Theo watched her progress off of the pier and onto the facing avenue with great relief. So she was gone and good riddance to her. May he never lay eyes on another sorceress woman again and be happier for it. He tried to wipe her from his mind, focusing his attention of the activity of the crew who were busy securing the ship, eager to be relieved of duty and let loose on shore. They deserved it, having their last leave cut short to embark on this dismal voyage. He left it up to Wing to arrange the details of crew disembarkment. His own duties lay in dealing with port authority and finding a good price for the cargo they carried.
He inquired and was given directions to the Vahnatu dock offices and went there first. A helpful clerk directed him to an importer who dealt in spices ad medicinal herbs. The shop was a fair walk around the rim of the lagoon, almost to the arms of land forming the inlet itself. The dock street was narrow far from the main bustle of the port, but well relatively well traveled, although the number of people walking the Vahnatu streets were scant in comparison to the crowds that one could find in any Khell port city. The major difference were the expressions on the faces of the folk he passed. Friendly smiles or nods of greeting were few and far between. These people were grim and business like in their manner. Their pace quick and driven with the air of a people about urgent errands. Even the faces of the children were unusually devoid of sprite and the sometimes malicious humor of port side youth.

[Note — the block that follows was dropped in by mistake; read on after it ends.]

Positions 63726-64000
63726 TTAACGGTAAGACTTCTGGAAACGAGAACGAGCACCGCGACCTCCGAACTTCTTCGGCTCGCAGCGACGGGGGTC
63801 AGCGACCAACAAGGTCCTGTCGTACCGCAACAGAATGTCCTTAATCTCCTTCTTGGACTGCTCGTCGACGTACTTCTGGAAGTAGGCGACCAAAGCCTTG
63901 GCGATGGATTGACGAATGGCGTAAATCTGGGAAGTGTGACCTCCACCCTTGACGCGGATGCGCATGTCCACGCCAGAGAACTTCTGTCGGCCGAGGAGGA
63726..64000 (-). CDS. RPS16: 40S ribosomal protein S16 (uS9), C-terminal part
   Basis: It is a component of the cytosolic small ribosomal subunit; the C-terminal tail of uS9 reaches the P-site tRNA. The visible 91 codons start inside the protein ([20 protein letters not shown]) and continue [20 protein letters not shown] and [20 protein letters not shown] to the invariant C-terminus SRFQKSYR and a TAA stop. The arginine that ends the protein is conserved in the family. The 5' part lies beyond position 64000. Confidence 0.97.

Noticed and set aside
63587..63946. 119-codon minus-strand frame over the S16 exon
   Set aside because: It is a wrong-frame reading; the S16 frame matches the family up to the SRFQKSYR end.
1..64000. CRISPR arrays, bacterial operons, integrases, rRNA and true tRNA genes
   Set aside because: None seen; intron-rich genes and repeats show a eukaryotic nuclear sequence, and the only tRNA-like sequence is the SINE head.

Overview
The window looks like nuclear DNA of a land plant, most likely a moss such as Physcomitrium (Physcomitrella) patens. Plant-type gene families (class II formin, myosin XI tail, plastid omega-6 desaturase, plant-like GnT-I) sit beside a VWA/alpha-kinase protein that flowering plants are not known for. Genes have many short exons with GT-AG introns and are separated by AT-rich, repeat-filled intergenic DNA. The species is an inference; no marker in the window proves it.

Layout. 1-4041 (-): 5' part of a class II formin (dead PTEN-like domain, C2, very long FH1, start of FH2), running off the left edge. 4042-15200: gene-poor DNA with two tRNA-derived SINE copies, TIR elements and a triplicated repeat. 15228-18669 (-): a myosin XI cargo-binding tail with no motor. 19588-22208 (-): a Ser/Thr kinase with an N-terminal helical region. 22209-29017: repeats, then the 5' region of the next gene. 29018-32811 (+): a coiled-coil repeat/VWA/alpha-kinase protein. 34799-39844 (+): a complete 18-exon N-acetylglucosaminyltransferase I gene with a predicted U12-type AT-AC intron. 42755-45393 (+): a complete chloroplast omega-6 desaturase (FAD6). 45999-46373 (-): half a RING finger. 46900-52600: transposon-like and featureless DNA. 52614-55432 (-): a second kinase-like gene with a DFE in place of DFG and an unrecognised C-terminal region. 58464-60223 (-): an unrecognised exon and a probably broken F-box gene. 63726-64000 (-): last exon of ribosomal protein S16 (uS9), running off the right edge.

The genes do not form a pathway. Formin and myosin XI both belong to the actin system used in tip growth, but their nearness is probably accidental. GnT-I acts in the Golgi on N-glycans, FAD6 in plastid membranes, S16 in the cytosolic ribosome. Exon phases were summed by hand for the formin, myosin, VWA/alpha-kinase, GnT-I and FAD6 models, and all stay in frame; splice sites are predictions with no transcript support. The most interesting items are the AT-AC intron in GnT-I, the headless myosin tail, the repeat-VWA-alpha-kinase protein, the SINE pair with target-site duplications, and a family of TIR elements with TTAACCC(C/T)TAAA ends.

Vahnatu felt leaden and ominous, as if the wild darkness of the inland had seeped into the fragile lives of those that tried to make a society on its coast. He was glad to have a weapon at his belt, even if it was only a knife. This port made him vaguely uneasy. Chilling thought that it had spawned someone like Tiana.
The offices of the importer were along a row where several similar business' were located. No ships docked at the opposite piers, though several sailess dinghies bobbed in the gentle current, tied to the moorings of the weather worn pier.